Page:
Most people, I expect, have a very understandable struggle with the concept of “no-self” from a psychological perspective. It seems like a notion that feeds traditional patriarchal structures, from a woman’s point of view. So I like to approach the idea of “Self” from a perspective of valuing and validating our perceptions and experiences, but with the non-attachment twist that challenges us to not invest heavily in the narratives we will inevitably construct around those perceptions and experiences. Our Self then becomes a more-than-the-sum-of-its-parts vessel that contains all of that good stuff, but it is, in and of itself, not a fixed and rigid Thing. This gives us a flexible framework in which to explore as many aspects of our own experiences, those we observe and reflect on internally or those that arise from external observation, as we can grasp.

It’s been my observation over the years, starting from my own experiences as a therapeutic client, that we all move to get our needs met, but when we don’t have an effective practice for looking inwards to our core Self, we find, like many of my clients discover, that we don’t actually have a freaking clue what those needs might actually be. We barely know the difference much of the time between “moving toward something I want” and “moving away from something I don’t want”, because we can’t actually articulate what it is triggering the movement, desire or aversion. We are disconnected from Self in ways that block us from understanding our most basic of motivations, presumably beyond Maslow’s basic hierarchy of needs.

To be centred in the Self, in my view, is to avoid the presumably-dangerous “preoccupation” level of focus. I accept that in a system-centric society, however, any view that differentiates the individual from the system is going to be given a little bit of hairy-side-eye from those within the system who feel threatened by any form of individuation by others. Spock was wrong, I think, when his dying words to Kirk spoke of “the good of the many outweigh the good of the few, or the one”. All things working best in moderation, I think the “good of the many” can only function optimally as a focus when held IN BALANCE with the “good of the one”. My primary example in the counselling room is illustrating how many of my clients will run themselves ragged or burn themselves out entirely for partners, family, employers, anyone depending on them for something, really. And not just once; this becomes a significant personal and societal problem when that level of self-immolation becomes the default expectation, the norm (I talk elsewhere about burnout, and I suspect it’s not done as a topic here yet, either). We can’t/won’t/don’t draw boundaries that defend the Self, so we sacrifice the Self to appease the potentially-unrealistic expectations of others… because we are taught from the get-go that to do otherwise is “selfish”, and inherently “bad”.

So, it becomes clear(er) why I as a therapist might have a problem on my clients’ behalf with this concept, yes?

To accept our Self as a valuable part of what we do, requires looking inward and getting know that Self. It starts with some basic needs & wants framework, then moves out to explore the expectations and values we carry that maybe still have validity in our day-to-day experiences, or maybe don’t. Sometimes it’s a process of simply giving people safe emotional space to just talk about their own experiences in ways they may not have experienced previously, to validate them with an experience of being *heard*. We explore stories and beliefs, working on strengthening some narratives or jettisoning others as seems useful to the client. But always, the purpose of the exercise is to create space and allowance to deliberately focus on Self in a way that isn’t preoccupation level, and isn’t a negative or detractive factor to the individual whose Self is coming under internal observation.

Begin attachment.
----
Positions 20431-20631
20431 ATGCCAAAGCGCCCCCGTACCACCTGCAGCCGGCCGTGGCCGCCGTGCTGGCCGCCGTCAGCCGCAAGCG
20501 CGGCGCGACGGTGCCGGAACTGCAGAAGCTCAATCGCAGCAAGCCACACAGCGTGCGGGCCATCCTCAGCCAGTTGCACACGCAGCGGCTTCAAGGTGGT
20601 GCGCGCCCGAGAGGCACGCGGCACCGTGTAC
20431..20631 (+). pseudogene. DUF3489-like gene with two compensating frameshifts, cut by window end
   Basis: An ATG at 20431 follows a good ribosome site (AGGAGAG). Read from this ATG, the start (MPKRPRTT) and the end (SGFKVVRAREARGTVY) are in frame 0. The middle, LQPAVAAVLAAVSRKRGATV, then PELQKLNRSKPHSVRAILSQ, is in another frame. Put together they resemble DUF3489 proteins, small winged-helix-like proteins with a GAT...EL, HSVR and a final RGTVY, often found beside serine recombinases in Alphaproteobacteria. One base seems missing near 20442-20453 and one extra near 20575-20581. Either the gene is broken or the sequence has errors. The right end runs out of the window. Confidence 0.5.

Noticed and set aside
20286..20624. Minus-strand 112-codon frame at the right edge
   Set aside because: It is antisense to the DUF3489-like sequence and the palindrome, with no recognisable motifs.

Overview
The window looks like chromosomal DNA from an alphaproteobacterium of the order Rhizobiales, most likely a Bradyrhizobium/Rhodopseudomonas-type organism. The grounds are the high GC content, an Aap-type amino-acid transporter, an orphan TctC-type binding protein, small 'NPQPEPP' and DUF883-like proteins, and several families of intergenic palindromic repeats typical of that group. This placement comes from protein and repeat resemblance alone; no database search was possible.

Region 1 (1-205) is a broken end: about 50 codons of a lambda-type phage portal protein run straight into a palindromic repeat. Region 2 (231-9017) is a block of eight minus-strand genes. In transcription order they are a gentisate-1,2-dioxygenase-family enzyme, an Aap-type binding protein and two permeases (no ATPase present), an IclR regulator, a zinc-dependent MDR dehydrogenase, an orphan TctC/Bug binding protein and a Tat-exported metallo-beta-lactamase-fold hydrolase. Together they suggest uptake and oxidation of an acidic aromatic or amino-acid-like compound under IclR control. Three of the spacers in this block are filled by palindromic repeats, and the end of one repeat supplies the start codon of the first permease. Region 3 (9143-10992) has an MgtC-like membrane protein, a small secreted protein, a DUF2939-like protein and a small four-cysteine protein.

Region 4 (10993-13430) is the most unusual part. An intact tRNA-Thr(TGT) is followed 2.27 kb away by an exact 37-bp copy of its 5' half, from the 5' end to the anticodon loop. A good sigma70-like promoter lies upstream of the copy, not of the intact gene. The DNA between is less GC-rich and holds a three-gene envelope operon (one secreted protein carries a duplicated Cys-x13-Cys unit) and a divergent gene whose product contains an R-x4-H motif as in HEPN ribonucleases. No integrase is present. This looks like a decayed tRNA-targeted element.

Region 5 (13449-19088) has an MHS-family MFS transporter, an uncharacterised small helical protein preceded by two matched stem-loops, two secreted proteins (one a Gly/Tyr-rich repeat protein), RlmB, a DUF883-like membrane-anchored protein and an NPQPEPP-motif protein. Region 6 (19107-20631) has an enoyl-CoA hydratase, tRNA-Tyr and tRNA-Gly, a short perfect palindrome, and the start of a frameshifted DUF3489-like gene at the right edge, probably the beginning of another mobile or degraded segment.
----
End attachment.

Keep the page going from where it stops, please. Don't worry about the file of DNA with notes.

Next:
To be “centred in Self,” then, becomes a process of developing trust and confidence in what we know about our own needs and wants, how they motivate or goad us, what boundaries we drawn around them and other internal spaces or experience we come to value as at least equal to those of others around us. Balancing the Self in relationship, balancing Self with Other, becomes another step in the process that goes along with boundaries and consent development, sometimes at the level of teaching people for the very first time that they are entitled to even have boundaries.

It’s a process, this differentiation between selfish and centred-in-selfness, and sometimes an emotionally heavy one. It involves a lot of conscious script challenging, standing up to our own embedded beliefs about our roles, and cognitively challenging or stripping down the values that have been imposed on us. Redefining Self requires learning first how to see what has probably never been clearly seen before, then learning to understand what we’re seeing, and figuring out what battles are worth fighting. I’m pragmatic about this kind of work with people; I often tell them, “It took you [client’s current age] years to get to this point, it’s not going to be anything we can reprogram overnight.” But we have to first recognize we HAVE permission to self-observe, self-reflect, then self-direct based on the most important word in that process: SELF.